Each sensor device 18 (FIG. 2) senses a characteristic that is used to determine (a) whether one or more of the occupant protection devices 16 is to be deployed to help protect an occupant and/or (b) whether and to what extent deployment variables of the one or more occupant protection devices are to be adjusted. In the illustrated example, the first sensor device 18A is an ultrasound sensor that has an ultrasonic transducer circuit 36 for sensing the presence and position of a front seat passenger (not shown). The transducer circuit 36 is located within the instrument panel 30 (FIG. 1), and includes a component for emitting and receiving ultrasonic signals. Ultrasonic signals are emitted from the sensor device 18A toward the front seat passenger location and are reflected or “bounced” off of a passenger located on the front seat. The emission and reception of reflected ultrasonic signals provides information, such as time-of-flight, which is used to discern the presence and location of a front seat passenger with respect to the instrument panel 30, and thus the protection device 16C. The first sensor 18A includes suitable circuitry and components (e.g., transducer drive/monitor circuitry) that are operatively connected to perform the occupant sensing function. The structure and function of an ultrasonic sensor are known in the art.
The second sensor device 18B includes an accelerometer circuit 38 (FIG. 2) that is responsive to sensed vehicle crash acceleration. The accelerometer circuit 38 provides a signal that has a characteristic (e.g., frequency, amplitude) indicative of the sensed crash acceleration or deceleration. The structure and function of an accelerometer sensor is known in the art. It is to be appreciated that although only two sensor devices 18A and 18B are illustrated in FIG. 1, additional and/or different sensor devices can be included within the protection system 12.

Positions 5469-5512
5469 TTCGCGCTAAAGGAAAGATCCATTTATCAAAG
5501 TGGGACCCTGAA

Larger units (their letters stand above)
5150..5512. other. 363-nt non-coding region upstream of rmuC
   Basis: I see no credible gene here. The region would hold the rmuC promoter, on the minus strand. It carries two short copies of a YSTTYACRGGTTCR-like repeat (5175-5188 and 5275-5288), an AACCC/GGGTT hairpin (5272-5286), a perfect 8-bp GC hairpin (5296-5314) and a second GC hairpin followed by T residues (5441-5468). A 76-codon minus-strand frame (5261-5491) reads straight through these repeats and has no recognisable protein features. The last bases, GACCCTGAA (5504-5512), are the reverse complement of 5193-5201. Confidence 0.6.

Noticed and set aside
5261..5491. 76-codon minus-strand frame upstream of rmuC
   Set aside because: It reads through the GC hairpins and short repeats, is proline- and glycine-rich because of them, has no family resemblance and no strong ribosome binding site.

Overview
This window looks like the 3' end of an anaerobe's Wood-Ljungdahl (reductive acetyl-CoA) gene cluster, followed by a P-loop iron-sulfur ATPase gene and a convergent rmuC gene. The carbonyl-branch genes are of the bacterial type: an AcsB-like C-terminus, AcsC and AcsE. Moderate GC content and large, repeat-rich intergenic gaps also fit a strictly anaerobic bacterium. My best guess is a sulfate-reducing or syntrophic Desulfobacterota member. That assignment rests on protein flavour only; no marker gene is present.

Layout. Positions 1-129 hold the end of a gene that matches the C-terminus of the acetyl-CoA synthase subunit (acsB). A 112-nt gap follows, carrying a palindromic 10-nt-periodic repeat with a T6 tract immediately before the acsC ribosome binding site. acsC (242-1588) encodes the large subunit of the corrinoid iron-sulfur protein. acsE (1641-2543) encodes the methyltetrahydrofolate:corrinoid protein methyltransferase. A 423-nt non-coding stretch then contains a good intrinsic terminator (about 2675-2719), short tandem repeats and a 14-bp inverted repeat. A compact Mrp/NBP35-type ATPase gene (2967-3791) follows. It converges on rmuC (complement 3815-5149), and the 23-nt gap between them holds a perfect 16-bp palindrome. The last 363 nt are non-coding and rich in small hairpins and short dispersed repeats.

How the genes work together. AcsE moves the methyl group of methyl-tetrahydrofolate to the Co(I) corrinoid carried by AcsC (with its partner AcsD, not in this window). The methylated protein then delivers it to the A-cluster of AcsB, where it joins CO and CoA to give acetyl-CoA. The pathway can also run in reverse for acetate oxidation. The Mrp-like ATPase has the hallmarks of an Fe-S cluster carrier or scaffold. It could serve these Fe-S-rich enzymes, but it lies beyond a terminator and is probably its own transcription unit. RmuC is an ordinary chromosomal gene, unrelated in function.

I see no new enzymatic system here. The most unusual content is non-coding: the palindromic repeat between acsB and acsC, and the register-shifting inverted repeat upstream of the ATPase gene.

The controller 14 may be any suitable device, such as a microcomputer, for controlling operation of the protection system 12. A communication portion 42 of the controller 14 is connected to a communication interconnection 44. The communication interconnection 44 may have any suitable structure for conveying signals. In one embodiment, the communication interconnection 44 includes a communication bus. In another embodiment, the communication interconnection 44 is a two or three wire system for serial communication. The communication that occurs on the communication interconnection 44 is duplexed.
Preferably, the controller 14, via its communication portion 42, supplies electrical energy to the communication interconnection 44 for use by the devices 16/18. Thus, the controller 14 provides power to the devices 16/18. Any known arrangement for supplying power, in addition to communication signals, via the communication interconnection 44 may be employed.
Each protection device 16 includes control circuitry 46, and each sensor device 18 includes control circuitry 48. The control circuitry 46/48 is connected to the communication interconnection 44. The control circuitry 46/48 functions to communicate with the controller 14 and to control operation of the respective device.
It should be noted that although the various devices (i.e., protection devices 16 and sensor devices 18) may be different, each has similar control circuitry 46/48 with regard to communication. Specifically, the control circuitry 46/48 for each device 16/18 contains logic and memory circuitry, and is addressable and programmable. Within each device 16/18, the addressable aspect of the control circuitry 46/48 is provided such that the controller 14 can direct communication signals to one or more specific devices and each device “knows” when a communication signal is directed to that particular device.